DeathBecomesHer: Top five books of 2020

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Reading has been a great solace for so many in a year when we’ve all been stuck at home, unable to travel and working hard at staying safe. Seems only right, then, that my choice of the best books of 2020 should hop and skip all over the globe! From the Gaspé Peninsula in Canada, to Kingston upon Hull, 1940s Los Angeles to the wilds of modern-day Scotland, or even small-town Australia, these books will keep you glued to your reading chair.

5 – I Am Dust by Louise Beech

I Am Dust by Louise Beech front cover

Theatres, remember them? Never fear, you can get your fix of drama in this spooky tale that almost exudes the smell of greasepaint, so authentic is its sense of location. Chloe works as an usher at a theatre in Hull, a place that hit the headlines years ago when an actress was murdered backstage. Now the musical the dead performer was starring in is to be revived and all manner of strange things are going on. Best to expect the unexpected as Louise Beech spins this tale – and with ghosts, spectral sightings and even a ouija board included, this is a novel best read with all the lights on. Read my full review here.
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4 – The Coral Bride by Roxanne Bouchard

The Coral Bride by Roxanne Bouchard front cover

We’re back in Canada, and on the beautiful but desolate Gaspé Peninsula to be precise, in this second serving of Roxanne Bouchard’s gripping and wonderfully atmospheric series of books featuring DS Joaquin Morales. He’s still something of a fish out of water after transferring from Montreal to this small but tightly knit community, so it takes Morales a while to get to grips with the case of a female trawler owner whose vessel is found adrift and empty of crew. Then the body of Angel Roberts is found in the sea, wearing her wedding dress, and Morales’ troubles really begin. Read the full review here.
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3 – The Blues Don’t Care by Paul D Marks

The Blues Don't Care by Paul D Marks

There’s been no better time to leave modern day life behind and get totally immersed in Los Angeles, 1940s style – so grab this tasty slice of noir from an author who has won many awards in his time. Paul D Marks obviously did his homework before hitting the keyboard to write The Blues Don’t Care, and the sheer authenticity of the book is breathtaking. Add a killer plot and a great protagonist in the shape of would-be jazz musician turned reluctant gumshoe Bobby Saxon and all the pieces are in place for a fine piece of crime writing. Escapism at its very best. Full review here.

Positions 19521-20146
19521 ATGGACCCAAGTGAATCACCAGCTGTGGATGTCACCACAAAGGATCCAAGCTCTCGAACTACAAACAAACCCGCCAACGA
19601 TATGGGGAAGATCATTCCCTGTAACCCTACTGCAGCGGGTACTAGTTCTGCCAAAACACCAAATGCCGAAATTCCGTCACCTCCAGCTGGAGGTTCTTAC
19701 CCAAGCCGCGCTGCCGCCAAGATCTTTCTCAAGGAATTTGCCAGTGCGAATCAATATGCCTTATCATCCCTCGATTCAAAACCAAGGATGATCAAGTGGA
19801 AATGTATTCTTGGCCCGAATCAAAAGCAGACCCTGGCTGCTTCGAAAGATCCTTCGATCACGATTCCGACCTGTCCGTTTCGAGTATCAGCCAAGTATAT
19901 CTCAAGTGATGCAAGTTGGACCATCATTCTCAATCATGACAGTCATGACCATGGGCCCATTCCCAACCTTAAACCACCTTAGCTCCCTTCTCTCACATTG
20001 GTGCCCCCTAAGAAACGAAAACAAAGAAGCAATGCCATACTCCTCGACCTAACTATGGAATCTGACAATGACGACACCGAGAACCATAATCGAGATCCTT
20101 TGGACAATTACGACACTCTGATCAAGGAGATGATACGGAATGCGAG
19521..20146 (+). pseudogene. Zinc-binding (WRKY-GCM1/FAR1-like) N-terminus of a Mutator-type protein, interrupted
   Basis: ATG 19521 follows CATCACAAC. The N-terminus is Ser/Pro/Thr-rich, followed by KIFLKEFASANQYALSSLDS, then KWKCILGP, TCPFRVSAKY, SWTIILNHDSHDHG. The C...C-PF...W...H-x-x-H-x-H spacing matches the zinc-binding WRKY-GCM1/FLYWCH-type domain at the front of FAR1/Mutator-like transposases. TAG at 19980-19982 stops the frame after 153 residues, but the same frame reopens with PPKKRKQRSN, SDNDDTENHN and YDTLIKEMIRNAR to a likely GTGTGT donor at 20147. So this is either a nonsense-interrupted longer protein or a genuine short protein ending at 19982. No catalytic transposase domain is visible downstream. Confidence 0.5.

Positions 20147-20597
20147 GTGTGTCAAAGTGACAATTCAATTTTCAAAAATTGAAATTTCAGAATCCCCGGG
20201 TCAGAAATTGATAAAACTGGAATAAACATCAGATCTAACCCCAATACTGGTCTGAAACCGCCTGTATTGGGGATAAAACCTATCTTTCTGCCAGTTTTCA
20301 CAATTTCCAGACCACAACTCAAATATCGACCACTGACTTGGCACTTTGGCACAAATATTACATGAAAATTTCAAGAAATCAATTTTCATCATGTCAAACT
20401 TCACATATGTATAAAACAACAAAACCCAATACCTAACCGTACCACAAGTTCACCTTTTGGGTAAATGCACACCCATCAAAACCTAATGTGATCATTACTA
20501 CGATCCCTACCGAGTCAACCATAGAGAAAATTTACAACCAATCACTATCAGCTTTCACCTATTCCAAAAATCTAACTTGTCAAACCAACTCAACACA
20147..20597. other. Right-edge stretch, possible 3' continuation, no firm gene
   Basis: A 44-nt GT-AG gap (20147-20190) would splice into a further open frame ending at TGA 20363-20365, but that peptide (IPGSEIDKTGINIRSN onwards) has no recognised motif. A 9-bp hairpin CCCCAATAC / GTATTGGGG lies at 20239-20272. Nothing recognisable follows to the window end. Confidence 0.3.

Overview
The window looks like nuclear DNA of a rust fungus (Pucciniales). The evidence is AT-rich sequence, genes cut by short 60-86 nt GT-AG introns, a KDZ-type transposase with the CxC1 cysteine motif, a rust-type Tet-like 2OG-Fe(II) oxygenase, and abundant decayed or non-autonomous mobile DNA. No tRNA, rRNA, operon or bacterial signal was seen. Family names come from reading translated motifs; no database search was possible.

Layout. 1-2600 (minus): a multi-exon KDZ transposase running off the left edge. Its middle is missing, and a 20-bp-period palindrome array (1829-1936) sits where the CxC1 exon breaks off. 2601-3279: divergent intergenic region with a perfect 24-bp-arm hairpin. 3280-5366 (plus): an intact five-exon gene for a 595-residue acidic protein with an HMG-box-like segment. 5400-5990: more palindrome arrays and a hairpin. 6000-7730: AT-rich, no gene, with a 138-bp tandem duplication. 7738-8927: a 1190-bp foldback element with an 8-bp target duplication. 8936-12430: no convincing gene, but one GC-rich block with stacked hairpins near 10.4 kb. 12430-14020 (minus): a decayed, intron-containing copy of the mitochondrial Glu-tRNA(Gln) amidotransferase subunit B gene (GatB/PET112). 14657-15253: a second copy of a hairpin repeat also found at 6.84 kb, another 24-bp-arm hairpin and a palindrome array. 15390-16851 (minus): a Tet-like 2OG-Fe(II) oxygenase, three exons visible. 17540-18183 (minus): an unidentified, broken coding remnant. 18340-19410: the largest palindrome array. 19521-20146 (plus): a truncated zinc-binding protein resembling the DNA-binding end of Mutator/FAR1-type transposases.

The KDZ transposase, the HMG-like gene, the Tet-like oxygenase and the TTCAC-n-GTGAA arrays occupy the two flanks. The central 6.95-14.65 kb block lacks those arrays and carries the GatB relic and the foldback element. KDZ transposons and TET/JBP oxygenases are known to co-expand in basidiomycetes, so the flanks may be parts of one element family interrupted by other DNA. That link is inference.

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2 – The Blood is Still by Douglas Skelton

The Blood is Still by Douglas Skelton front cover

Journalists get a pretty bad rap in crime books, but Douglas Skelton’s Rebecca Connolly is an exception to that rule. She’s a regional reporter in Inverness who would much rather be out and about chasing a lead than stuck behind a desk. Which is why we find her at Culloden, historic site of a bloody battle, when a man in full Highland regalia is found with a claymore in his chest. All of Rebecca’s instincts tell her this is a great story, but as she butts heads with CIO DCI Valerie Roach they’re both about to discover that things are much more complicated that they first appear. Top class Scottish noir. Read the full review here.
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1 – Hermit by SR White

Hermit by SR White front cover

This book has haunted me ever since I read it in September and there was never any doubt it would top my list for 2020. Why? Well, I’ve met few other protagonists like Dana Russo, a police officer who, when we first meet her, is standing atop a precipitous waterfall and preparing to throw herself off. Instead, a telephone call brings her to work, where she is tasked with interviewing Nathan Whittler, an enigmatic loner who has just been found standing over the body of a local shopkeeper, covered in his blood. As, slowly, slowly, the reader gets to know both Russo and Whittler there’s a growing sense of claustrophobia that is almost addictive. Hermit is a book with an exceptional opening and a shocking finale, and everything in between is brilliant too. Read the complete review here.
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Click here to see the books I chose in 2019.

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